Pakistan on Tuesday hanged seven convicted militants, officials said, raising to 16 the number of executions carried out since it lifted a six-year moratorium on the death penalty in December.
Prime Minister Nawaz Sharif lifted the moratorium in the aftermath of a brutal Taliban assault on a school in Peshawar that left 150 dead, including 134 children.
The executions, which were carried out across the country, came as US Secretary of State John Kerry visits Pakistan where he has pledged to boost security and intelligence cooperation for Islamabad's fight against militancy.
Officials in four Pakistani jails confirmed that the hangings took place early Tuesday morning amid tight security.
One of the militants, Zulfiqar Ali, was convicted of killing two policemen during an attack on the US consulate in Karachi in 2003.
An official in Rawalpindi's Adiala jail, speaking on condition of anonymity, confirmed his hanging.
Shuja Khanzada, home minister for Pakistan's Punjab province, added two men, Mushtaq Ahmed and Nawazish Ali, were executed in the central city of Faislabad for a 2003 assassination attempt on former military ruler Pervez Musharraf.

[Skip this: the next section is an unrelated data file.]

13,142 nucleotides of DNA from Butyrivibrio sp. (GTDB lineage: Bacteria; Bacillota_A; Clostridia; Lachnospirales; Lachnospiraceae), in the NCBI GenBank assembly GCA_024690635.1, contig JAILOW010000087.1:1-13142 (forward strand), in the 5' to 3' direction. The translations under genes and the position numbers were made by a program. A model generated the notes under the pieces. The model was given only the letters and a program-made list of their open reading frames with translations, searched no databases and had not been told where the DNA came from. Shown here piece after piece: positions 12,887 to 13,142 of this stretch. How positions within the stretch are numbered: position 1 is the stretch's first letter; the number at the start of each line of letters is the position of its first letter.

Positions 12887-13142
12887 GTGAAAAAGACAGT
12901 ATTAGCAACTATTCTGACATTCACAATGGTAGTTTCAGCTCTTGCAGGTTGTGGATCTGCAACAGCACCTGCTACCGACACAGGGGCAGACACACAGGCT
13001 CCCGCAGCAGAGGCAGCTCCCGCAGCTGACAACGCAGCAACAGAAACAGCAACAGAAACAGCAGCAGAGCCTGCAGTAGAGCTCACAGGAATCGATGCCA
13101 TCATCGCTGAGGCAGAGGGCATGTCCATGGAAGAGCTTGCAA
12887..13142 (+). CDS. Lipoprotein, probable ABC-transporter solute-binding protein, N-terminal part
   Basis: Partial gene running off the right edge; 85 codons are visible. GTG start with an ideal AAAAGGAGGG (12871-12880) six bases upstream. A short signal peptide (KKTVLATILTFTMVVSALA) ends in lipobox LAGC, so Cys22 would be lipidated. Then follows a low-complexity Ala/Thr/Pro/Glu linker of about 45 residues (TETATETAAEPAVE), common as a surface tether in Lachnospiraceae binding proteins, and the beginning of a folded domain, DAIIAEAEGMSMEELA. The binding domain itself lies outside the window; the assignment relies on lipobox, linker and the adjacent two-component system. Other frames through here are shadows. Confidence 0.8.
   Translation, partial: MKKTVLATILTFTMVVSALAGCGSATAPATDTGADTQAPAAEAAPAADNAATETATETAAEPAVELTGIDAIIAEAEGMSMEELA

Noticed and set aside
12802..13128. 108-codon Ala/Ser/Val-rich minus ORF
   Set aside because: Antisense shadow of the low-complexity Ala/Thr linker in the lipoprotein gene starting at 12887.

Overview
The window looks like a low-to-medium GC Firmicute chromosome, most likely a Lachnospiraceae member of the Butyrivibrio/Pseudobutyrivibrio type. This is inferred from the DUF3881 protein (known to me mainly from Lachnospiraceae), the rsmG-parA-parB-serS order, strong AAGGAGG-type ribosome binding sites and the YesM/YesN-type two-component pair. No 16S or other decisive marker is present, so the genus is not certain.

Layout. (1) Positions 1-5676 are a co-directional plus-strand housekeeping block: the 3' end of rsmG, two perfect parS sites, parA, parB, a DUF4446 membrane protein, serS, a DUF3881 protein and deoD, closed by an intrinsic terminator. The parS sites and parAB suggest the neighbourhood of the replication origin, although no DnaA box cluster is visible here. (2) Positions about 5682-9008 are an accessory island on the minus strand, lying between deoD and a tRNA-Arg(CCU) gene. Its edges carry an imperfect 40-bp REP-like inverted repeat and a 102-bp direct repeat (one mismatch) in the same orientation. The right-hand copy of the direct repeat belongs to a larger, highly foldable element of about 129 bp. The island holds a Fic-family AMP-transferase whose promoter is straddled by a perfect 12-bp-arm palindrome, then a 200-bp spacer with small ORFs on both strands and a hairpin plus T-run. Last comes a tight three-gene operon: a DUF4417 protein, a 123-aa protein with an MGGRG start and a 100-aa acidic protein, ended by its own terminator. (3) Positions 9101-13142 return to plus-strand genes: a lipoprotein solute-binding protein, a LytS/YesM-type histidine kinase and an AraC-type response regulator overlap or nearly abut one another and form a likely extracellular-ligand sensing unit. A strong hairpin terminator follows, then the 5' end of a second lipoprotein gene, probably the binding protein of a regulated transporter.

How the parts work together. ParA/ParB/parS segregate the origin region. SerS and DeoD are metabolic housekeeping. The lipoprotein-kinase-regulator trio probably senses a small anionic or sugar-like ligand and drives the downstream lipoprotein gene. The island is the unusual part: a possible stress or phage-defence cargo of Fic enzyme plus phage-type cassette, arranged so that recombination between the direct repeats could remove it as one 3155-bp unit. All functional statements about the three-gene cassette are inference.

Mumtaz Ahmad, a prison official in southern Sindh province, added: "Three persons convicted in sectarian killings were hanged in Sukkur."
Those executed were militants belonging to the banned anti-Shiite organisation Ahl-e-Sunnat Wal Jamaat (ASWJ), former known as Sipah-e-Sahaba, and were named as Shahid Hanif, Talha Hussain and Khalil Ahmad.
They were convicted for assassinating Syed Zaffar Ali Shah in 2003, who was at the time working as a senior official in Pakistan's defence ministry.
Another senior prison official said one more militant, Behram Khan, was hanged in Karachi for the killing of a lawyer.
The United Nations, European Union, Amnesty International and Human Rights Watch have called on Pakistan to re-impose its moratorium on the death penalty.
Rights campaigners say Pakistan overuses its anti-terror laws and courts to prosecute ordinary crimes.